The Payment Card Industry Data Security Standard (PCI DSS) was established by major credit card brands to define security standards that banks and retailers must use to protect the personally identifiable information (PII) of credit card users.
The PCI DSS standard says that cardholder data (CHD) must be stored, transmitted, and processed in a secure environment to protect the data from breaches. Such data includes the primary account number, the cardholder’s name, credit card expiration date, service code, and other pieces of information.
What Is Required for PCI Compliance?
PCI compliance requires a merchant that processes credit card transactions to establish an information security policy, which must assure that card-sensitive data is stored on a secure network separate from public networks. Non-compliance with PCI DSS can bring considerable monetary fines and other penalties, all the way up to a company losing its right to process credit card transactions.
The PCI DSS standard is organized as a set of 12 basic principles, which then contain 78 more specific standards and 281 more precise controls. Not every business needs to implement all 281 controls, but every business does need to follow the 12 basic principles, and then implement those controls that make sense for its operations.
Some of the 12 PCI compliance principles include:
- Install firewalls to safeguard data.
- Use suitable password security, such as two-factor authentication.
- Use antivirus and anti-malware software to safeguard transmitted cardholder data, regularly update software and maintain security systems.
- Limit who may access cardholder info and card transactions.
- Give unique identifiers to those with data access.
- Limit physical access to storage of data
- Make and keep track of access logs.
- Conduct frequent tests of security mechanisms.
- Make a rule spelled out in writing that everyone may obey.
How Does PCI Compliance Happen?
To achieve PCI DSS compliance, a merchant should first determine which level of compliance it needs to achieve. PCI DSS has four levels, determined by the volume of credit card transactions you process annually; and the level you must achieve then determines how many PCI controls and processes you must have in place.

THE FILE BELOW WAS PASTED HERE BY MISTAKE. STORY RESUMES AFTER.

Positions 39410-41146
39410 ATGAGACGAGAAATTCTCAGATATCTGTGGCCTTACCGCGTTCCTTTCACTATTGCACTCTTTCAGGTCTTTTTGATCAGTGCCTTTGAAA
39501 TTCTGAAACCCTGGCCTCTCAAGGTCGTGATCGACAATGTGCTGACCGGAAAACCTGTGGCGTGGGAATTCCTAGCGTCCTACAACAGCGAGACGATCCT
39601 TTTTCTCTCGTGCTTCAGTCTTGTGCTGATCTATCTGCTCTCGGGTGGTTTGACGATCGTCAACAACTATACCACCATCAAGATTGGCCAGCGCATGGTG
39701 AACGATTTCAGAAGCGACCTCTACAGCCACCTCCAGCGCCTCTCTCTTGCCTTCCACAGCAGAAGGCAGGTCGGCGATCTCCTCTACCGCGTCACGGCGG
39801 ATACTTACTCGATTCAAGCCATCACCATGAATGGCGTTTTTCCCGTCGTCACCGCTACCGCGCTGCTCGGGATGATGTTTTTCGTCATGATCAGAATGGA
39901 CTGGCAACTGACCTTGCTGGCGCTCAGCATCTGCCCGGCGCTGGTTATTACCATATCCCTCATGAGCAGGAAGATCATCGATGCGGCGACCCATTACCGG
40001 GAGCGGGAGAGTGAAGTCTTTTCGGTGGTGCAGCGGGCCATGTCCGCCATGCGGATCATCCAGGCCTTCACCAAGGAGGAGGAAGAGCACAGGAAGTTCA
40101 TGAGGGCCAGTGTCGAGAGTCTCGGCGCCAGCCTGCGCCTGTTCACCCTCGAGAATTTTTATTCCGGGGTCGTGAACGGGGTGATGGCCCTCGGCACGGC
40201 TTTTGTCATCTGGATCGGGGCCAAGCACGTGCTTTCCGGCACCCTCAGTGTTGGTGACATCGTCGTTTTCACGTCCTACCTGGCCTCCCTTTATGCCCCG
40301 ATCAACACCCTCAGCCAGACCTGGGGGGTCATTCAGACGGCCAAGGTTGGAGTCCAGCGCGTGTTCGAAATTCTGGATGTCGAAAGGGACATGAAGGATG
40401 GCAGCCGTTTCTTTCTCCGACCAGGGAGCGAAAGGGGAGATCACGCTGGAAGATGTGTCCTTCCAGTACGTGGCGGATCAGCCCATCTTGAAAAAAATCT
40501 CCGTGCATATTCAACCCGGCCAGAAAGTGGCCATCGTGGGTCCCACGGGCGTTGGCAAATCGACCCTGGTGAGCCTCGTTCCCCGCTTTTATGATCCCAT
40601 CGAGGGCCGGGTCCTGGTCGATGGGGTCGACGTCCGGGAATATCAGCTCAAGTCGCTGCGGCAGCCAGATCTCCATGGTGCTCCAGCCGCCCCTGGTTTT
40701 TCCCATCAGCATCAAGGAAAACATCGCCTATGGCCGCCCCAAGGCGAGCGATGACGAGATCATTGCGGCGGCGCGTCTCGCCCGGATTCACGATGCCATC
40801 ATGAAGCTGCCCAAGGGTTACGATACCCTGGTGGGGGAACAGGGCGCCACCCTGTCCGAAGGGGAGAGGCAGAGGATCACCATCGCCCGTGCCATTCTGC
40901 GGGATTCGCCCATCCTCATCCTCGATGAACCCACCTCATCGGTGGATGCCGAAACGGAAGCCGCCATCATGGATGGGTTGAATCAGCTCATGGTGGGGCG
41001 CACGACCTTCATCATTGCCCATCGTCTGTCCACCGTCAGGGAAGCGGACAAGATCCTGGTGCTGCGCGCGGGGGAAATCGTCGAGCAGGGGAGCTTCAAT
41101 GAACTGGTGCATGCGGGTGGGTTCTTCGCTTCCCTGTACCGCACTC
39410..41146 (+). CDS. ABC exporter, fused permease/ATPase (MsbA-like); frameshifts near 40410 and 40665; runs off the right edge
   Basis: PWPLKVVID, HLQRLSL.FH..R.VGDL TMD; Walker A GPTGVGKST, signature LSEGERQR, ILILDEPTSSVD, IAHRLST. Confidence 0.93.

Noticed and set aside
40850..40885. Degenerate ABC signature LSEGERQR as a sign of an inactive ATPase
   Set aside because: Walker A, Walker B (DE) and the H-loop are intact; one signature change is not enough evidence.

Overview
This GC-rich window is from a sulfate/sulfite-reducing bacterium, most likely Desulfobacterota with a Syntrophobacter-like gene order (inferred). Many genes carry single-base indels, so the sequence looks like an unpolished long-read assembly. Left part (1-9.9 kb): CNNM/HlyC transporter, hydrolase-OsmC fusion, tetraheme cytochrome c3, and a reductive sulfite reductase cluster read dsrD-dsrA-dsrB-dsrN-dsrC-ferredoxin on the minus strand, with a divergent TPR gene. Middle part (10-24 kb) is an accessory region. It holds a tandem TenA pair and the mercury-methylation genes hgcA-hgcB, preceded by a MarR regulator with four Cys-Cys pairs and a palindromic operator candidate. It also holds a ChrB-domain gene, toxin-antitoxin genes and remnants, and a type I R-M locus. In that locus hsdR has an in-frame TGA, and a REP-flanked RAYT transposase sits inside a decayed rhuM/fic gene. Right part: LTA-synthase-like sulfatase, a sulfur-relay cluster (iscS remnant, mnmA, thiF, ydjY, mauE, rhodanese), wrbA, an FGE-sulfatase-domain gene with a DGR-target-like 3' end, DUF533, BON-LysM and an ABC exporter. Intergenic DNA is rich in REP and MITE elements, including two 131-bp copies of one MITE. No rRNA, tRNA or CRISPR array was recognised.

- Level 1: more than 6 million transactions
- Level 2: 1 million to 6 million transactions
- Level 3: 20,000 to 1 million transactions
- Level 4: fewer than 20,000 transactions
Merchants in the Level 1 category must have their PCI compliance program reviewed annually by an independent “Qualified Security Auditor” (QSA). Merchants in the lower levels can perform this review themselves using a Self-Assessment Questionnaire (SAQ). The SAQ determines what information the merchant collects and where the merchant stores, transmits, and processes that data.
A PCI Self-Assessment Questionnaire must be finished as part of your yearly compliance procedures. You must respond to several yes-or-no questions on each PCI DSS criteria while completing your SAQ. If you answer “no” to a question, you could be required to elaborate on your reasoning or the current state of your remediation efforts.
Next, the company creates a series of security parameters that establish access control measures. These measures can include security systems limiting physical access, firewall configurations, strong system passwords, antivirus software, and a vulnerability management program.
Once your SAQ and all remediation are complete, you must submit a “certificate of compliance” to the PCI Security Standards Council.
Compliance Management With Reciprocity ZenComply
PCI compliance is a long, complex journey; making that journey with spreadsheets and manual processes is a fool’s errand that will leave your efforts plagued with mistakes and inefficiency. Compliance officers need a better, automated way forward. ZenComply from Reciprocity is such a way.
Our state-of-the-art governance, risk, and compliance management system offers dashboards that show you how to close compliance gaps rapidly and update automatically. ZenComply also examines the security controls around your cardholder data environment (CDE) while doing internal audits as quickly and frequently as possible.
To find out more about how ZenComply could benefit your compliance management program, schedule a demo.